Damien Wayne/Robin and Jon Kent/Superboy are slated to star in their own series titled Super Sons, another new DC Comics Rebirth title. It's scheduled to debut sometime soon after the first of the year. If the writing is a good as Tomasi and Gleason's is on the characters right now in Superman, it's going to be one of the best new series of the new year. The dynamic between the two is the best we've seen between two young DC Comics heroes since...well, maybe ever. Why did it take DC Comics so long to give Lois and Clark a son and call him Superboy that was in continuity? Better late than never...
In Superman #11 (2016), series writers Peter J. Tomasi and Patrick Gleason put the young heroes through a Bruce Wayne/Batman and Clark Kent/Superman assembled "Boot Camp" designed to teach the two how to work together. The only way that Robin will get his badge back and Superboy will get his cape back is for them to successfully work together to achieve a number of goals laid out for them. They're having some trouble doing so though, and it appears that only a serious "real life threat" to their father's will get them to actually do so. While the story is pretty predicable and the outcome is never in doubt, Tomasi and Gleason's characterization of the two young heroes in training is so funny, poignant, and simply, for lack of a better word, heartwarming (especially the hilarious holiday themed ending) that it's easily one of the best and most widely appealing single issue of a mainstream comic book I've read this year (and I've read many, many comic books this year).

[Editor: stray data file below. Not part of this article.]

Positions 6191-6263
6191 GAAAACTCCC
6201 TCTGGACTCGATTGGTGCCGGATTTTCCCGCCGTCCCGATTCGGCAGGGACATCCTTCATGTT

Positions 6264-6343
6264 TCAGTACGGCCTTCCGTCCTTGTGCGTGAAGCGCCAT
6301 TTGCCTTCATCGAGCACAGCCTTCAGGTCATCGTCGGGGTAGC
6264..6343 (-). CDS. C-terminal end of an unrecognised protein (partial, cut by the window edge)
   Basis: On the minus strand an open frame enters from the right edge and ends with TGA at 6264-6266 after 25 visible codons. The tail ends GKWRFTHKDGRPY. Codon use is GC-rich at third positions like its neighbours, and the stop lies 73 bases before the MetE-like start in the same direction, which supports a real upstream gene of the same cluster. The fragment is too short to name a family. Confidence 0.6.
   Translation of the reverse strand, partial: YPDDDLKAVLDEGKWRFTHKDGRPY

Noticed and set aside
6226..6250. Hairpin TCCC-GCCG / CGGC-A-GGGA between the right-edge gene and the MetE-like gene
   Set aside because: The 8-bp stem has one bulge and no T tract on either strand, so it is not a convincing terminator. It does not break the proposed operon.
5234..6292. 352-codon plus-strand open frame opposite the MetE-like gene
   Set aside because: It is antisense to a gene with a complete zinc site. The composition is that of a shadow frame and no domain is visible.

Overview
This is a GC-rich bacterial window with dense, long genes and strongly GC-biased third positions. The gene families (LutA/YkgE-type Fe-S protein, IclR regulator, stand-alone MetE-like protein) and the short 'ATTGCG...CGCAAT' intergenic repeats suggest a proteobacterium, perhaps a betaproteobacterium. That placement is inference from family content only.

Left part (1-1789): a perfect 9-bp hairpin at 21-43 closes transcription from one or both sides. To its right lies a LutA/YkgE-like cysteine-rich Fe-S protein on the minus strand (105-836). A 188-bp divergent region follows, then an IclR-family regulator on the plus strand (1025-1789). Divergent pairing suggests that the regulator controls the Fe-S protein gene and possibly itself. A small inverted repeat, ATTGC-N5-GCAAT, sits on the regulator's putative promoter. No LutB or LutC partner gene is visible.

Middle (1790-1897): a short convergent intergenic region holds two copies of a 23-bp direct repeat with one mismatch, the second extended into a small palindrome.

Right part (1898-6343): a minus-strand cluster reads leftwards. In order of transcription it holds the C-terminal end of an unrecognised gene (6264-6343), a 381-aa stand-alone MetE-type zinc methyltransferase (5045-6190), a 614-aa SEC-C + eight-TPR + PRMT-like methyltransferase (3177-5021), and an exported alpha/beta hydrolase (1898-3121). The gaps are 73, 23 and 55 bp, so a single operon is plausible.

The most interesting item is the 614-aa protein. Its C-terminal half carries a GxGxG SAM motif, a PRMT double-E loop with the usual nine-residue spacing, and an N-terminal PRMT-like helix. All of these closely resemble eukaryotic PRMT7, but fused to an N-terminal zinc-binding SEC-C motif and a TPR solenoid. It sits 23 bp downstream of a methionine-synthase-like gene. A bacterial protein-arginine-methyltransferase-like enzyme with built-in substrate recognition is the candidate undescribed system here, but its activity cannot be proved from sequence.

Gleason pulls some pretty brilliant double duty this issue as he takes charge of the artistic chores again here. His visuals are nothing short of perfect for the story line. Everything that he is a master of, and naturally inclined to draw, makes him perfect for this issue (much like it has for all the issues he's drawn thus far of Superman). The wide eyed wonder and determination in Jon Kent/Superboy's eyes and the grim determination in Damien Wayne/Robin's face is priceless. The action scenes are iconic as always, and the unique situations and creatures the two encounter are sharp and detailed.
Gleason and Tomasi keep the fun and adventure at a high level in Superman. As a long term Superman reader, who admittedly took a break while The New 52 Superman was the lead in the books, I'm enjoying this title more than I have since the early 90s. Let's hope DC Comics finds a way to keep the character, and this series, where it and he should be: at the top.